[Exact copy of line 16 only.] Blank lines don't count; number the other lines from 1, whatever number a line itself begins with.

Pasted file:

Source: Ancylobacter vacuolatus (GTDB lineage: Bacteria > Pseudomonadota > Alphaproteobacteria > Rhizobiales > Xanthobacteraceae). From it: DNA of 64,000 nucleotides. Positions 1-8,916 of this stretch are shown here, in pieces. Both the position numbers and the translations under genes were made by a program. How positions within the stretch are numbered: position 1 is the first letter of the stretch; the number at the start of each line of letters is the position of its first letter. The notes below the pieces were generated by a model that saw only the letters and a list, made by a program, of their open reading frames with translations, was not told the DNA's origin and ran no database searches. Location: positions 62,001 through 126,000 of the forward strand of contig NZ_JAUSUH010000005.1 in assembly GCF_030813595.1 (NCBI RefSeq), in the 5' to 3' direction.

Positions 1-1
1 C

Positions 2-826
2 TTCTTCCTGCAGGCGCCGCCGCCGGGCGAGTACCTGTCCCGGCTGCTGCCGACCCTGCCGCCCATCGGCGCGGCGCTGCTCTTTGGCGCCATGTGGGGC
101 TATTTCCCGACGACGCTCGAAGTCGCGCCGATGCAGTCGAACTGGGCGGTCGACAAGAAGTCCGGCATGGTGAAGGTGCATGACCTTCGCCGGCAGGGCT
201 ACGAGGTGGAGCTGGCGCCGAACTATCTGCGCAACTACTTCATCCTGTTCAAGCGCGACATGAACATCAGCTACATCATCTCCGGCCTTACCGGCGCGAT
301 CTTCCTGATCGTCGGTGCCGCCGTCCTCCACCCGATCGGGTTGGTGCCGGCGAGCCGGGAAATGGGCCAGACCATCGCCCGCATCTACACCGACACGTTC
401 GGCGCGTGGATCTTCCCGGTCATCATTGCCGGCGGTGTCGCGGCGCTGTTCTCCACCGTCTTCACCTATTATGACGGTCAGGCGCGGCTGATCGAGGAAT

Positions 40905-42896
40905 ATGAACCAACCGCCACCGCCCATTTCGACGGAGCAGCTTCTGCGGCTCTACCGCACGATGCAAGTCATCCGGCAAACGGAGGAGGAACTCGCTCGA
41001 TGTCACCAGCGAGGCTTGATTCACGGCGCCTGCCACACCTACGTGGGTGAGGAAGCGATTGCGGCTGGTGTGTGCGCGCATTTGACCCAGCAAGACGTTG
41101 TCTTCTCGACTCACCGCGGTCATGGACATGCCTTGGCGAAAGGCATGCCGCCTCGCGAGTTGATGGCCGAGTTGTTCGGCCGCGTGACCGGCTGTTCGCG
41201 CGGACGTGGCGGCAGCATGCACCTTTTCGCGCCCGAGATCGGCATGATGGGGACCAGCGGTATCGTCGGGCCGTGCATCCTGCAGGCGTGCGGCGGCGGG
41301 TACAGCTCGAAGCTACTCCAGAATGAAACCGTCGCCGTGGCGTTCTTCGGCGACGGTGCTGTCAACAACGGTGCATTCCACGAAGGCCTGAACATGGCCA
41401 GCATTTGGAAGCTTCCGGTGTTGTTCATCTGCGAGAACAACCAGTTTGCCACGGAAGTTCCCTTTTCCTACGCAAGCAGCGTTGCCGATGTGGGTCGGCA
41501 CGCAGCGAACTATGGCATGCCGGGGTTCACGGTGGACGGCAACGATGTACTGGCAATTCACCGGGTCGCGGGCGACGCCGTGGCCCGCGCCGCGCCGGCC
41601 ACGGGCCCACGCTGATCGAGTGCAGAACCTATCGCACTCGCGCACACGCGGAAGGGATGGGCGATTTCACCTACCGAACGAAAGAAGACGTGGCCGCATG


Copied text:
41401 GCATTTGGAAGCTTCCGGTGTTGTTCATCTGCGAGAACAACCAGTTTGCCACGGAAGTTCCCTTTTCCTACGCAAGCAGCGTTGCCGATGTGGGTCGGCA